At its core, an audit or assessment is often carried out by an objective third party to review an organization’s maintenance and reliability processes. Utilizing your asset performance management (APM) to gain insight into your day-to-day operations is useful to identify bottlenecks and areas of opportunity. It can also identify that you may not be using your APM to its full capacity and missing metrics or data collection that can lead to that insight.
Performing an audit shines a light on problem areas that might otherwise continue to hinder performance. Take CMMS/EAM data. Often, the data in a company’s CMMS is dated, resulting in unreliable asset information. Frequently, asset hierarchies have shifted or equipment has been upgraded or decommissioned, and because these systems are transactional and not easily appraised consistently, data only becomes less accurate over time.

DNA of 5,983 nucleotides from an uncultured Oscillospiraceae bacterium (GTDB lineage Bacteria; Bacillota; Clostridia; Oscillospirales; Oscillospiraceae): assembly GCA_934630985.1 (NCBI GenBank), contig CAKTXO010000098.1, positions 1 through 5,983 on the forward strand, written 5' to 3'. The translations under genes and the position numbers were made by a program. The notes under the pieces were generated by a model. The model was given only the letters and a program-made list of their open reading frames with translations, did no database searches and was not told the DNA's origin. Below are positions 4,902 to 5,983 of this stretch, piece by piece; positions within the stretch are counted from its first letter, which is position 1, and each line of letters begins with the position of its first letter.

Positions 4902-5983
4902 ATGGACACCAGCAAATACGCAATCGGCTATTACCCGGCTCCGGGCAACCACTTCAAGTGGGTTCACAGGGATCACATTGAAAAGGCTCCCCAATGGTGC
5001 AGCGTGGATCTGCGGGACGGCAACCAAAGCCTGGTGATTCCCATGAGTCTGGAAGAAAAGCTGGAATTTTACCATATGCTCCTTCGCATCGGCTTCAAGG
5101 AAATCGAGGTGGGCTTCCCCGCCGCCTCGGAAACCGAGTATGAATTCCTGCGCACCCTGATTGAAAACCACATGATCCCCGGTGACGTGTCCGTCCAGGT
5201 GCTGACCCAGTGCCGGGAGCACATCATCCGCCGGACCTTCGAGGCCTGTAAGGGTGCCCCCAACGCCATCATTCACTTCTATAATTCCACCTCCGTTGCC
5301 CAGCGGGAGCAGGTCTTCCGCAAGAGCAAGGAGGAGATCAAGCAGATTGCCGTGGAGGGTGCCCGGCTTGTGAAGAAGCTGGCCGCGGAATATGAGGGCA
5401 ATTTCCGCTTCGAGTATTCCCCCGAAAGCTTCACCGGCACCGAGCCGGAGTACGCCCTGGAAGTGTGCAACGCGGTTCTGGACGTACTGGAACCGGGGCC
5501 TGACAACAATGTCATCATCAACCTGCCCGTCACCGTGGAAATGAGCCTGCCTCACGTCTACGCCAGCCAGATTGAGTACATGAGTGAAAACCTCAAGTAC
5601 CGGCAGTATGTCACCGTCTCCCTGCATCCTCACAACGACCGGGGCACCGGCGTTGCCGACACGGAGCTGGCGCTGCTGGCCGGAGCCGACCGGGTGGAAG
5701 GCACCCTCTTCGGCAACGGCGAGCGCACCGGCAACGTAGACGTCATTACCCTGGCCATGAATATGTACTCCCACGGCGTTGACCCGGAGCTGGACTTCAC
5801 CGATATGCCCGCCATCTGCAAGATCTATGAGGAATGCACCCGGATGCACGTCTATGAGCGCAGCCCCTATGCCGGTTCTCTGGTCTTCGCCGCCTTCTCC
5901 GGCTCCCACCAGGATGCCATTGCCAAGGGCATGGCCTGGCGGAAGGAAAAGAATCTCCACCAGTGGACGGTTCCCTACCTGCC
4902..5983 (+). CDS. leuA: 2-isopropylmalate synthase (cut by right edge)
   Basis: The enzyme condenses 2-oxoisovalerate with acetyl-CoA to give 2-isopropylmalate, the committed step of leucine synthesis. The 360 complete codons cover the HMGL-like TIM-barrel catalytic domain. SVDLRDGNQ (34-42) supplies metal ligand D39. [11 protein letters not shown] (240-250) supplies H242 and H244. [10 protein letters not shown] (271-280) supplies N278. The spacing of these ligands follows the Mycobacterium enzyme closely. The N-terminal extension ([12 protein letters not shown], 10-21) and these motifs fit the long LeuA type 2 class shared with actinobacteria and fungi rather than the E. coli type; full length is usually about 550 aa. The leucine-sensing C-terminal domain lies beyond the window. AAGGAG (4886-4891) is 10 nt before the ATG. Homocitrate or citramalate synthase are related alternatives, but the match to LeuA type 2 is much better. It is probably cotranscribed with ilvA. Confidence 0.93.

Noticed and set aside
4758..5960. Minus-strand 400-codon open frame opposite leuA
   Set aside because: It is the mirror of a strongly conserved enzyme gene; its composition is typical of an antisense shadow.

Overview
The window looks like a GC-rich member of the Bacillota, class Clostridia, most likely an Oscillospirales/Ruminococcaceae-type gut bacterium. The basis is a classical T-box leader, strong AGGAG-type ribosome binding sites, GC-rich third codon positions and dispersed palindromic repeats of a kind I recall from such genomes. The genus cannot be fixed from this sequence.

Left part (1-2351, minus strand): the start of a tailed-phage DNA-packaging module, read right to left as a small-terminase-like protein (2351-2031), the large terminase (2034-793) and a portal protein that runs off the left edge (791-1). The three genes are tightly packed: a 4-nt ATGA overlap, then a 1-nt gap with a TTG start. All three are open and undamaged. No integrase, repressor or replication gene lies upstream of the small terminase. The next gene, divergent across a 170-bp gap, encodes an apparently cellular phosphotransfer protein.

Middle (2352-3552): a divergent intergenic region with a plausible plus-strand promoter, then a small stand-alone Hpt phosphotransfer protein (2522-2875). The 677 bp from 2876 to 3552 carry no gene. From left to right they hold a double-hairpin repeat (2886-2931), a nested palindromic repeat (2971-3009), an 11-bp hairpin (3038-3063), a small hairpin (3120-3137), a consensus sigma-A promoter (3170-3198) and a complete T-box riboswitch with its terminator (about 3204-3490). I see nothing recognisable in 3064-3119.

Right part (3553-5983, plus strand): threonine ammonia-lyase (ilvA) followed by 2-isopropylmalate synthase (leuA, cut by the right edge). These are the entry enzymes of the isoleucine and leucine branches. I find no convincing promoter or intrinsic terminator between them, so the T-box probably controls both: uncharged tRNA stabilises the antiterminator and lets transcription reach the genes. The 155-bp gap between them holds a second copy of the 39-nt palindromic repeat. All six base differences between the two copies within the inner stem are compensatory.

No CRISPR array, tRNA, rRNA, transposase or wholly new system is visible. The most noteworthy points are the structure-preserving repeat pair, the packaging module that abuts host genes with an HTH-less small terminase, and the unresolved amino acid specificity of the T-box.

It is important to foster a culture of continuous examination rather than thinking of an audit as a yearly chore. If you want continuous improvements in your asset performance, you need to continuously assess your maintenance procedures and equipment and the current state of your operations. Equipment data becomes obsolete, new technologies emerge, and the need to reevaluate processes becomes only more necessary.